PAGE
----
Controversy exists over the pathologic anatomy of irreducible dorsal metacarpophalangeal (MCP) dislocation. The aim of this work is to develop a cadaveric model of MCP joint dislocation that closely simulates the clinical situation and to study the structures around the MCP joint and their contribution to irreducibility of the dislocation.
Nine fresh-frozen cadaveric specimens were amputated at the radiocarpal joint and stabilized in a specially formulated fixture. The dislocation was created by an impact load delivered by a servohydraulic testing machine, at a displacement rate of 1000 mm/s and with a maximum displacement of 60 mm. An irreducible dislocation was successfully created in 6 index fingers. An attempt at closed reduction was followed by a dissection of the dislocated joint.
In the 6 examined specimens, the flexor tendons were ulnar to the joint in all cases, the radial digital nerve was superficial (5 cases) or radial (5 cases) to the metacarpal head, and the lumbrical was usually radial (5 of 6 cases) to the joint. Division of the superficial transverse metacarpal ligaments, natatory ligaments, flexor tendons, or lumbricals does not aid reduction of the dislocation. Division of the volar plate was necessary for reduction of the dislocation in all 6 cases, whereas division of the deep transverse metacarpal ligaments does not allow reduction of the dislocation.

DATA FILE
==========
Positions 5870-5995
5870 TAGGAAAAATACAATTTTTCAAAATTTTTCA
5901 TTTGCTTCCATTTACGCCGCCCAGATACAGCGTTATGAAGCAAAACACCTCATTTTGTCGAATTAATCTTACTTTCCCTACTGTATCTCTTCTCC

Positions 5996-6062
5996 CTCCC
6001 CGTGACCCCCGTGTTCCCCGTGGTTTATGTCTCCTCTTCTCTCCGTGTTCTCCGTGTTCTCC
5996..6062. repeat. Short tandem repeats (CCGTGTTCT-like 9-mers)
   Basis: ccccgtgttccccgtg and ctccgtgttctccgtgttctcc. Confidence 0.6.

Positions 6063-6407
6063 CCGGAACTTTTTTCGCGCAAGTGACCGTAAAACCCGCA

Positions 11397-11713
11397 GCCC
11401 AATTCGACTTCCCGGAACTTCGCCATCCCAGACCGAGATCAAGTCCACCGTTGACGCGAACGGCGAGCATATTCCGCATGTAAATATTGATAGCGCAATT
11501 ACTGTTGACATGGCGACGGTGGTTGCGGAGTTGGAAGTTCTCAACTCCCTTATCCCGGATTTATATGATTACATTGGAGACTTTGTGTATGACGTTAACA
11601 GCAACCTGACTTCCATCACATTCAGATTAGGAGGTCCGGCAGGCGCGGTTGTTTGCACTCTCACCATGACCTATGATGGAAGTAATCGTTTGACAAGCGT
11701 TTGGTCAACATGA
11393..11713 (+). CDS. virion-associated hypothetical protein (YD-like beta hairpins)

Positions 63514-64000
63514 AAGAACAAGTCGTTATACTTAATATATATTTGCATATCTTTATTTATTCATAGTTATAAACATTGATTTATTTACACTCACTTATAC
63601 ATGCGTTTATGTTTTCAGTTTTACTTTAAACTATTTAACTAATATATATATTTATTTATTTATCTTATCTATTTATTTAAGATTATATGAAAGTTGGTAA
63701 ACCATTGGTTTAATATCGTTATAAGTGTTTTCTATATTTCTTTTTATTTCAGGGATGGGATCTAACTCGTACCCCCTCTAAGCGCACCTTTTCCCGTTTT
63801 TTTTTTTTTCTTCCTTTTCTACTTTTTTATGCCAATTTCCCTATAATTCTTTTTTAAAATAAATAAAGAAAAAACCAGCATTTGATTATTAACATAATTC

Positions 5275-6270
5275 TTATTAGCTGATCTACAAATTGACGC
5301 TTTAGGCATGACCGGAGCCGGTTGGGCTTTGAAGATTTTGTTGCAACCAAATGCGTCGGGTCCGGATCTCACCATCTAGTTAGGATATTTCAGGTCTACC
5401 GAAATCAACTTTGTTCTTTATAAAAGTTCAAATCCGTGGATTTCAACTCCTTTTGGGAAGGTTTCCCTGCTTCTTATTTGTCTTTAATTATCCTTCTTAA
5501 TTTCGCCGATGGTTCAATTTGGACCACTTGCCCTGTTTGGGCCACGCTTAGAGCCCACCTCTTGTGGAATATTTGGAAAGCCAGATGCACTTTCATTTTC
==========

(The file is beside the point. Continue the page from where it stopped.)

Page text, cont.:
We present a model for creating an irreducible MCP joint dislocation using an impact load that simulates the clinical situation. The volar plate is the primary structure preventing reduction of the dislocation. Division of the deep transverse metacarpal ligament is not effective in reducing the dislocation. The flexor tendons, lumbricals, superficial transverse metacarpal ligament and natatory ligaments do not contribute to irreducibility. The anatomy of the structures surrounding the MCP joint is variable, and careful dissection to prevent iatrogenic injuries is mandatory.
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Published online: August 25, 2009
Accepted: June 2, 2009
Received: December 30, 2008
No benefits in any form have been received or will be received related directly or indirectly to the subject of this article.
© 2009 American Society for Surgery of the Hand. Published by Elsevier Inc. All rights reserved.